Make a difference. Make a living.
Are you looking for a way to make a greater difference in the world? Do you desire to work more effectively toward equity and justice—from human services and environmental issues to the arts, culture, education, and more? Join a community of people who want to bring positive change—while also building a career and earning a livable income.
Antioch University is a nonprofit institution that has prioritized making a difference for nearly 170 years. When you enroll in our Master of Arts in Nonprofit Management (MANM) program, you join a thriving and committed community—led by a team of faculty with decades of leadership experience who are dedicated to the highest level of academic rigor. Our MANM will support you in building the practical skills, professional network, and knowledge you need to increase your impact, advance your career, and excel at your mission.
This degree is offered by AU Online.
At Antioch, we have a distinctive way of looking at leadership. Many management programs seem to focus on the minutiae of administration without asking the bigger, important questions. Our program will help you learn the skills you need to accomplish the little things, but it’s also about helping people become clear about their own values and those of their organization. We look at the larger and smaller contexts, incorporating theory and practice in a practical way you won’t find in most other programs. And we’re also a nonprofit management program within a nonprofit institution, so we live the life of nonprofit professionals in multiple ways, every day.
Antioch’s MANM is designed for working professionals who are ready for the next step in their career. We have a diverse group of students, from those just starting out in the nonprofit world to people who already have leadership positions in agencies and institutions.
We operate as an adult learning community—students work closely together in small classes to learn from each other as well as from faculty. Through coursework, we foster a creative space to learn more collaboratively, think more deeply, and perform more effectively, together. We’ve found that this community focus and big picture thinking allows our students and alumni to solve problems in innovative ways that more traditional managers might not think of—and succeed in unexpected ways.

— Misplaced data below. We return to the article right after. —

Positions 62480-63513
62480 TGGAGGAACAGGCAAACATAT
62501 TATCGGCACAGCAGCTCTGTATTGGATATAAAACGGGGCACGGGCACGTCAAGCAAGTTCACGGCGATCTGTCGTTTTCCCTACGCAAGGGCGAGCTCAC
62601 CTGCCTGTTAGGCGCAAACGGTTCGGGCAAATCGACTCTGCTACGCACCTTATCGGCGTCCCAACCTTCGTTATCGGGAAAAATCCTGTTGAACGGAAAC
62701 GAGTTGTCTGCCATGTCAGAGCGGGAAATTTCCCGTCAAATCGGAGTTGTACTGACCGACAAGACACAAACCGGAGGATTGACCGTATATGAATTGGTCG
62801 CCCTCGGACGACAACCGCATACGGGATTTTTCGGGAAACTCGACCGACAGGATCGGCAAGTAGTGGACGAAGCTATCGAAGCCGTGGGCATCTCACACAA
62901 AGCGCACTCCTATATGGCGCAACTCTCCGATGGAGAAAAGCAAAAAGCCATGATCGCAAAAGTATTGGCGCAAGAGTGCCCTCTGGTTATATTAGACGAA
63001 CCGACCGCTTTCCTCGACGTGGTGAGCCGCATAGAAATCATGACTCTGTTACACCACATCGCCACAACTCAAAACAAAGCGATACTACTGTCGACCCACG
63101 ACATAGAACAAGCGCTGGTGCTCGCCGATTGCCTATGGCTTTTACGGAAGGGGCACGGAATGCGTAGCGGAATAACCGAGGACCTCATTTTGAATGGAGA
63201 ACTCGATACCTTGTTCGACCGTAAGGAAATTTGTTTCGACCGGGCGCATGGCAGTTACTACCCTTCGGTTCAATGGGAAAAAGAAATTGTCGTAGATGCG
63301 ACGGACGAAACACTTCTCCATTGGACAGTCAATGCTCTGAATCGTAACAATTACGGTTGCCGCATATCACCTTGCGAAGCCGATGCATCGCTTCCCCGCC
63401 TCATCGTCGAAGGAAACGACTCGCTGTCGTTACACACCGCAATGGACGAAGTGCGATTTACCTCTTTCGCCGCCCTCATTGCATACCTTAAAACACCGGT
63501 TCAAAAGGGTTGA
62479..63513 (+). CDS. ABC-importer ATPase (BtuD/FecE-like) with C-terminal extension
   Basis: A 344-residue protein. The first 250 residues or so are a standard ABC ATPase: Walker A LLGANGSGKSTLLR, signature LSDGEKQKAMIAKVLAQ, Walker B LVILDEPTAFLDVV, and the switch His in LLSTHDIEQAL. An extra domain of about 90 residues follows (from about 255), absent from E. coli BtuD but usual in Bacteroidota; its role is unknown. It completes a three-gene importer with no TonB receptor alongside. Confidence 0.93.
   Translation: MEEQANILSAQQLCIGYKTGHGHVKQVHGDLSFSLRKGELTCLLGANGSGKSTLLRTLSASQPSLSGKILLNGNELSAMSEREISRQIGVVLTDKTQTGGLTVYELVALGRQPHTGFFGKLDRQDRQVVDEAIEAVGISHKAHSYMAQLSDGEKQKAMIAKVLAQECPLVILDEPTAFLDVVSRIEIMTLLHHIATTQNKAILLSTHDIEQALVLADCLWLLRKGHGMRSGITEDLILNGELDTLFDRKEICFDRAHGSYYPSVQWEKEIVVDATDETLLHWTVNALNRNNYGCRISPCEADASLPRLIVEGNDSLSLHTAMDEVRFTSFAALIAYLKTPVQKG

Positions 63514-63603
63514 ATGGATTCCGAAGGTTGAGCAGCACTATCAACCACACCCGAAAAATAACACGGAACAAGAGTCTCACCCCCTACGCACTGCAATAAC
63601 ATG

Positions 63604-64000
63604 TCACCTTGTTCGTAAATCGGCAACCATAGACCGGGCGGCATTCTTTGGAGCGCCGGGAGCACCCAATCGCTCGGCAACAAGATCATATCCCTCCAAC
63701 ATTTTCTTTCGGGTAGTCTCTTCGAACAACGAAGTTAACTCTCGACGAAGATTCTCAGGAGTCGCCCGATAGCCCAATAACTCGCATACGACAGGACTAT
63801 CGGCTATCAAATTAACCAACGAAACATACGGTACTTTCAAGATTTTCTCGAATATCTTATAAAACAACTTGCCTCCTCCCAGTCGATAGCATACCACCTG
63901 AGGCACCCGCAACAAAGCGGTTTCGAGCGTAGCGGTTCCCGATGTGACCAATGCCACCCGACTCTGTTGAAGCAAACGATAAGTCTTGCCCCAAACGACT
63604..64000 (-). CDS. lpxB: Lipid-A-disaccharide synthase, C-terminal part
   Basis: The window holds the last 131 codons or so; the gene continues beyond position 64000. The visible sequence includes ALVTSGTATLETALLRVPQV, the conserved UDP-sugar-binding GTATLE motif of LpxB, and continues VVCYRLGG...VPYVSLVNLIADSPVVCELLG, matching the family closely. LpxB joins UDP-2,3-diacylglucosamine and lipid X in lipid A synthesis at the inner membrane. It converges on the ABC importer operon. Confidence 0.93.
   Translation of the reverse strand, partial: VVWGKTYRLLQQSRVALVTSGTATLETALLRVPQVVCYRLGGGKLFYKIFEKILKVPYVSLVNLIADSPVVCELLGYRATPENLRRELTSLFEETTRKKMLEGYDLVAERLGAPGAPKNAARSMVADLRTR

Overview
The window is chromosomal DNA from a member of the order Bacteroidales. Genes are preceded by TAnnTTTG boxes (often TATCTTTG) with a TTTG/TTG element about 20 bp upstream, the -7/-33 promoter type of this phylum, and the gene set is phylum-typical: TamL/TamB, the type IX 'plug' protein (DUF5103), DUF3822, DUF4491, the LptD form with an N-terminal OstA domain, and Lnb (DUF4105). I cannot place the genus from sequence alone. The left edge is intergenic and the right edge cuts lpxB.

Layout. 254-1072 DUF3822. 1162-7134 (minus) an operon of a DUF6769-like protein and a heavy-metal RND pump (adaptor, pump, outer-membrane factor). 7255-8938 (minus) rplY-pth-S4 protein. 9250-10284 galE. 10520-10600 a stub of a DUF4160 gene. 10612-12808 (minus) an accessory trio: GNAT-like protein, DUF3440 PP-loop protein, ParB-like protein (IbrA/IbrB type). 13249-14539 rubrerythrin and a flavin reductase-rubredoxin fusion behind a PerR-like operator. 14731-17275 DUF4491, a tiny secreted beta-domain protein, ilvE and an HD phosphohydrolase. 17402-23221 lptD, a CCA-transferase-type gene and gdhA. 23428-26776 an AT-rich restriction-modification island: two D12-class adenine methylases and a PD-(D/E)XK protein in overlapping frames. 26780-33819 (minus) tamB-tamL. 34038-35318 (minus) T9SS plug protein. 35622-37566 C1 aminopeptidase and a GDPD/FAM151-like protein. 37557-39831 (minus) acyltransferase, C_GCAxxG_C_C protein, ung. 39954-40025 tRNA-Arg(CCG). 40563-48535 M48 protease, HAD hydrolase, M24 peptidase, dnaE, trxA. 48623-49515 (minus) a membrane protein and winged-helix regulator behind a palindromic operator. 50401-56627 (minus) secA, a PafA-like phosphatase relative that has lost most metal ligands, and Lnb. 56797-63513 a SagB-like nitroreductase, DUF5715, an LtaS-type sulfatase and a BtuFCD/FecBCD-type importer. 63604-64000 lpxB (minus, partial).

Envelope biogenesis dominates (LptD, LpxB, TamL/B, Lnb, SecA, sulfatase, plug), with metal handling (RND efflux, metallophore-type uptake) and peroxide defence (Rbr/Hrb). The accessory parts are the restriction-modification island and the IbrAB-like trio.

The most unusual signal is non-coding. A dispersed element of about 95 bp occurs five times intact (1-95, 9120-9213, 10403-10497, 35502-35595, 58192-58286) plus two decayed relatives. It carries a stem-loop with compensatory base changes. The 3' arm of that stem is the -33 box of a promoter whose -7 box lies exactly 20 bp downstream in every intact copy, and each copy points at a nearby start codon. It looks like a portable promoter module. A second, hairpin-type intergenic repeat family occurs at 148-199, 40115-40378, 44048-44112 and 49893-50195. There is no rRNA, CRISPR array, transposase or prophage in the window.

Antioch’s MA in Nonprofit Management is a 33-semester-credit program that can be completed in under two years, and most of our students work full time while going to school.
With six entry points each year, you never have to wait long to start your graduate studies.
HSA-5210: Program Planning and Evaluation (3 credits)
This course introduces students to the purposes of and strategies for program planning in nonprofit organizations. The primary focus of the class is building the knowledge and skills required of program professionals. Students explore and examine theories, concepts, approaches, and processes fundamental to program planning and evaluation. Using research, reflection and practical application, students will explore the development, implementation, and evaluation of programs that aim to effect change and build capacity of individuals, families, and communities.
MNM-5210: Development and Fundraising (3 credits)
Development (also often referred to as “advancement”) is what empowers and supports nonprofits in doing the work of fulfilling their stated missions. If you think of a nonprofit organization’s programs as the essence of what it does for its cause or community, the work of development is that of garnering the resources necessary to make that good work possible. For many (though not all) nonprofits, the key component to resource development is fundraising. This course, therefore, focuses primarily on the fundamentals of fundraising, from preparing a fundraising plan through acknowledging and recognizing donors appropriately for their support.
MNM-5112: Democracy, Capitalism, and the Nonprofit & Voluntary Sector (3 credits)
Among the many types of organizations that exist, what is a nonprofit? Are they an aberration in a capitalist economy or an intentional counterpoint? What impels people to establish them and support them? Is it to fulfill a need in society or in themselves? And are they worth the effort and resources people put into them? This course will explore all these questions as it surveys the development of the nonprofit sector and examines some of the theories that attempt to explain its existence and purpose in the American social and economic context.
FIN-5100: Financial Analysis for NonProfits (3 credits)
This course focuses on the practical application of financial statement analysis and the use of financial information to make decisions in nonprofit organizations. Students will explore financial definitions, concepts and structure of non-profit accounting principles, financial statements, and basic tools for interpreting financial information. Ultimately, students will develop confidence in reading and interpreting the financial position of an organization and use financial statements, along with knowledge of an industry and information about the marketplace, to make informed budget and financial decisions.